12 November 2010
By the time the young Bose went under the scalpel four days after his birth, his father had surfed the internet so thoroughly that he knew it all. "The left side of my son’s heart failed to develop during pregnancy. Some of the valves, arteries and heart chambers located on the left are too tiny in comparison to a normal heart," said 30–yearold Sushovan.
The boy became the first in western India to undergo the Norwood Procedure–known in medical circles as the final frontier in paediatric cardiac surgery. "It is one of the most complex heart surgeries. In fact, even after the procedure was developed 20 years ago, there were several ethical debates on whether such a severe procedure should be allowed at all," said Dr Suresh Rao and Dr Smrutiranjan Mohanty, the paediatric heart surgeons who operated on the child.
The operation was performed on October 13 at Kokilaben Ambani Hospital in Andheri (West), with the doctors literally reworking the heart in such a manner that blood flows despite the malformed left portion (see box).
Dr Snehal Kulkarni, the paediatric cardiologist who took care of the boy when he was first brought in, said, "Four years ago, Mumbai didn’t have a single paediatric heart centre. Children had to be taken down south for an operation. But in such a short time, Mumbai has got skills that can perform the most complex surgery."
A couple of cases of Norwood were performed in India previously, but not too successfully. However, a few months ago, Dr Colin John from Narayan Hrudlaya in Bengaluru performed the first successful Norwood operation of the country. "A Norwood operation entails not just surgery, but it needs detection of the problem in foetal stage, superlative ICU care and, not the least, financial problems," John said.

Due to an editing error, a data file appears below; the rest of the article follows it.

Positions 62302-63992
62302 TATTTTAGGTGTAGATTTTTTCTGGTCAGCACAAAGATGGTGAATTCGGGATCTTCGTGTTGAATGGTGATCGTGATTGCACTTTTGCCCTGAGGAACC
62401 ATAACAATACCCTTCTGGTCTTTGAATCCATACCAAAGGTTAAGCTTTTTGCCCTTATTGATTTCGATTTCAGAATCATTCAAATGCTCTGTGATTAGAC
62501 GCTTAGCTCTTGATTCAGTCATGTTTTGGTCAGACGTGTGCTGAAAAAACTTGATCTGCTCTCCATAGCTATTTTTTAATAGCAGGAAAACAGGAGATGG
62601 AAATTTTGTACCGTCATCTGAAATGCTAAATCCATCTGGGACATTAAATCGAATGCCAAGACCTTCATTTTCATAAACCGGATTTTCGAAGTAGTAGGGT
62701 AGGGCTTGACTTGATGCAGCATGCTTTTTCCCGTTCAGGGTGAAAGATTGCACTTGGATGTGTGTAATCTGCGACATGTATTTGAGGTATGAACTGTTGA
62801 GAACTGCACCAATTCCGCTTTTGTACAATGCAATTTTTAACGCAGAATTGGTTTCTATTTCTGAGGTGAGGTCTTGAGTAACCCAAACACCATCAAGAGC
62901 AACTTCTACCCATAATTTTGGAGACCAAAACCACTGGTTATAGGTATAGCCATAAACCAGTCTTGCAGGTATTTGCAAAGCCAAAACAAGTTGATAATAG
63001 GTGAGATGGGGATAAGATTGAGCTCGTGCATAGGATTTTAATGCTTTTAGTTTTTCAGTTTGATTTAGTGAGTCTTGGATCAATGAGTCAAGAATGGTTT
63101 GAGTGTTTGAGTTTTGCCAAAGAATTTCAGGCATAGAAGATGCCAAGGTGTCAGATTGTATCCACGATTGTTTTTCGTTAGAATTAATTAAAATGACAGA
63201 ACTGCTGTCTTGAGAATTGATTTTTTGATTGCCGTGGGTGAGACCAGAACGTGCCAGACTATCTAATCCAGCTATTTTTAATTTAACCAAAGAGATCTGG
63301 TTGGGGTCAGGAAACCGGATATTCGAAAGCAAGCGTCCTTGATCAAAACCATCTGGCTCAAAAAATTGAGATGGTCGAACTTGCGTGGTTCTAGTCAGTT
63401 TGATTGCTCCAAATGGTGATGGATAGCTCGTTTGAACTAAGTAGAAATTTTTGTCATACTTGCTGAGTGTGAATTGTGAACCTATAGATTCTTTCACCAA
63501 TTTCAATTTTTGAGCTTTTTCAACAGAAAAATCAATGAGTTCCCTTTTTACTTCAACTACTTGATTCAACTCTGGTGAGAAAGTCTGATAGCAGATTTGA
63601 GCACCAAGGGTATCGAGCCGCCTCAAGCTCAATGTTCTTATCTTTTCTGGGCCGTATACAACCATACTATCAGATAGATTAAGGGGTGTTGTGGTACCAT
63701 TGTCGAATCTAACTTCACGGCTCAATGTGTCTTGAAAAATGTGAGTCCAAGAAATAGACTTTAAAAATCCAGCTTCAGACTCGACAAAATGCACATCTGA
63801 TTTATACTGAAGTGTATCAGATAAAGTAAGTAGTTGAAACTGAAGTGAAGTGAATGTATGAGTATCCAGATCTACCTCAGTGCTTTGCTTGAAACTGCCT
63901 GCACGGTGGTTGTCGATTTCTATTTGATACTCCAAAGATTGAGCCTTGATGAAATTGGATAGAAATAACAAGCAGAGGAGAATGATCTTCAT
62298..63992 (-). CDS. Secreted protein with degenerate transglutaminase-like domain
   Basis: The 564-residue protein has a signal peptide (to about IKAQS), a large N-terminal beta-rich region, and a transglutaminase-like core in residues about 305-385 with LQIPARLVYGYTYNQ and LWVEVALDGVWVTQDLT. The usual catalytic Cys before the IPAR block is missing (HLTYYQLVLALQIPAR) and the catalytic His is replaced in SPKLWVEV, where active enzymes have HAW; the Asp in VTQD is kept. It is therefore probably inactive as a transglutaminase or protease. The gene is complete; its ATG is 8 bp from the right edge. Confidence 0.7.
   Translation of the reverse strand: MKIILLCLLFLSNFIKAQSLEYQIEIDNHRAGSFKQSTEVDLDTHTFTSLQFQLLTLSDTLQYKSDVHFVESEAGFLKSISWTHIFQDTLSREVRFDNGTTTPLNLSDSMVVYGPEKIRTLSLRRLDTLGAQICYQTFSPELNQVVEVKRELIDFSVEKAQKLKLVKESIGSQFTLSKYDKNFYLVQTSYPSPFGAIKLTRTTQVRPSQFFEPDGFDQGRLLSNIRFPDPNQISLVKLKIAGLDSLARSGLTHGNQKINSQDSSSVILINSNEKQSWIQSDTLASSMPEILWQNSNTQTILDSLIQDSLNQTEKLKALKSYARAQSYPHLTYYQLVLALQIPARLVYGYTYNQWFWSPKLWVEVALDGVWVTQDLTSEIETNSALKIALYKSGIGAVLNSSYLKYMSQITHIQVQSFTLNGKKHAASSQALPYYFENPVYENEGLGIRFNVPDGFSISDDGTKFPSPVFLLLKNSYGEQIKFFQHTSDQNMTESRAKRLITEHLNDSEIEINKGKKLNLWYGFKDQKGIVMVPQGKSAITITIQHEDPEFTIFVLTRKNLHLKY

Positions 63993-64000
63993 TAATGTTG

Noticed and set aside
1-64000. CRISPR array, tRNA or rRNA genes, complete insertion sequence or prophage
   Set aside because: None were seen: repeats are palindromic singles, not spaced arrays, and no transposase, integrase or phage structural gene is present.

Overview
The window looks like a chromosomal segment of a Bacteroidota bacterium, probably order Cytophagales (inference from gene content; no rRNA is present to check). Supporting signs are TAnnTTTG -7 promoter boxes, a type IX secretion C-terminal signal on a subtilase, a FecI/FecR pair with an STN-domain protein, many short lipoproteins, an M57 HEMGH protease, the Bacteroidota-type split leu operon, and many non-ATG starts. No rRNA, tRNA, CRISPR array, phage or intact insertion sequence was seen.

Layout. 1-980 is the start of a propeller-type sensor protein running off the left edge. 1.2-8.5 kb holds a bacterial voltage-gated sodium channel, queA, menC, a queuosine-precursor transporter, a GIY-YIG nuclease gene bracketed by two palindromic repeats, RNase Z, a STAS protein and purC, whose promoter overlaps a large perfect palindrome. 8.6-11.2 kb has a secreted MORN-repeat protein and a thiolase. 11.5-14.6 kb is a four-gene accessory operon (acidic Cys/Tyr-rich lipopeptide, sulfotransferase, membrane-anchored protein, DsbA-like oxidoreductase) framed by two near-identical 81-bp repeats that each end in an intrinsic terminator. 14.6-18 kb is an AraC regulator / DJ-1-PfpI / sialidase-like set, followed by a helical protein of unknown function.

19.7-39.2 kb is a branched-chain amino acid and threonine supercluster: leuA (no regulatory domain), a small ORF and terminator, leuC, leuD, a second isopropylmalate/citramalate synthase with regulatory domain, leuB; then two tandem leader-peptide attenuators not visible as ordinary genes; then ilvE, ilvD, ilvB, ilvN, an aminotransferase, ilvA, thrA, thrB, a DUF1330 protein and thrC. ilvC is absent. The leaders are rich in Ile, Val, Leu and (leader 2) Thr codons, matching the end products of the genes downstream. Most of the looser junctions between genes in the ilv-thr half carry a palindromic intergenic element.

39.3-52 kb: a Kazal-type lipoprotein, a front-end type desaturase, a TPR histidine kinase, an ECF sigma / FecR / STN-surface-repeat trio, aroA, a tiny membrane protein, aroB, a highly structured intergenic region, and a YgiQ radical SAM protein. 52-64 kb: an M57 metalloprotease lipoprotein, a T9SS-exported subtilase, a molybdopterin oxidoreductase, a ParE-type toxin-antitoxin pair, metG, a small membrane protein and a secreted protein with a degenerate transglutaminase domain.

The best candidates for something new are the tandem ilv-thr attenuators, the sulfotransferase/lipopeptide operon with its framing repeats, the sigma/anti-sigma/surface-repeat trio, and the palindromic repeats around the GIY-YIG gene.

Finance is indeed a big concern. "Each operation costs about Rs 2.25 lakh and there are three operations as well as medicines to consider. Most parents are young and have little money to spare. They have to depend on the extended family and charitable organisations," said Rao.
Incidentally, the Kokilaben team has performed two Norwood operations in the last one month. "Last month, I was delivering a lecture on the ethics of the Norwood operation at a paediatric conference held in our hospital when we got the first child with a hypoplastic left heart syndrome," said Mohanty. Both the Bose baby and the second child are doing well.
Matters Of The Heart
The Disease | Hyoplastic left heart syndrome (HLHS) is a congenital defect in which the heart’s left–sided structures–the valves, ventricles and the aorta–are either narrow or have no connection between each other. Until 20 years ago, children suffering from HLHS died within 48–72 hours of birth
Mr Fix It | A treatment for HLHS was pioneered by William Norwood in Boston in the ’80s. Now, a handful of paediatric cardiac centres in the US boast of 95% success rate with the Norwood Procedure. The longest survivor (who has had all three stages of the operation) is in the teens now
New Links | The Norwood Operation involves: Attaching the base of the pulmonary artery to the aorta and inserting a shunt between a branch of the aorta and a section of the pulmonary artery Children have to undergo two more operations before the age of 10 to correct blood flow
Right On | These steps create a new pathway to bypass the underdeveloped left side of the heart. Blood goes through the pulmonary artery to the aorta and the rest of the body. Blood also flows through the mechanical shunt (connection) to the pulmonary (lung) artery. In the absence of the left ventricle, the right ventricle performs the dual function of pumping blood from the heart to the lungs and taking the blood collected from the lungs and pumping it out to the body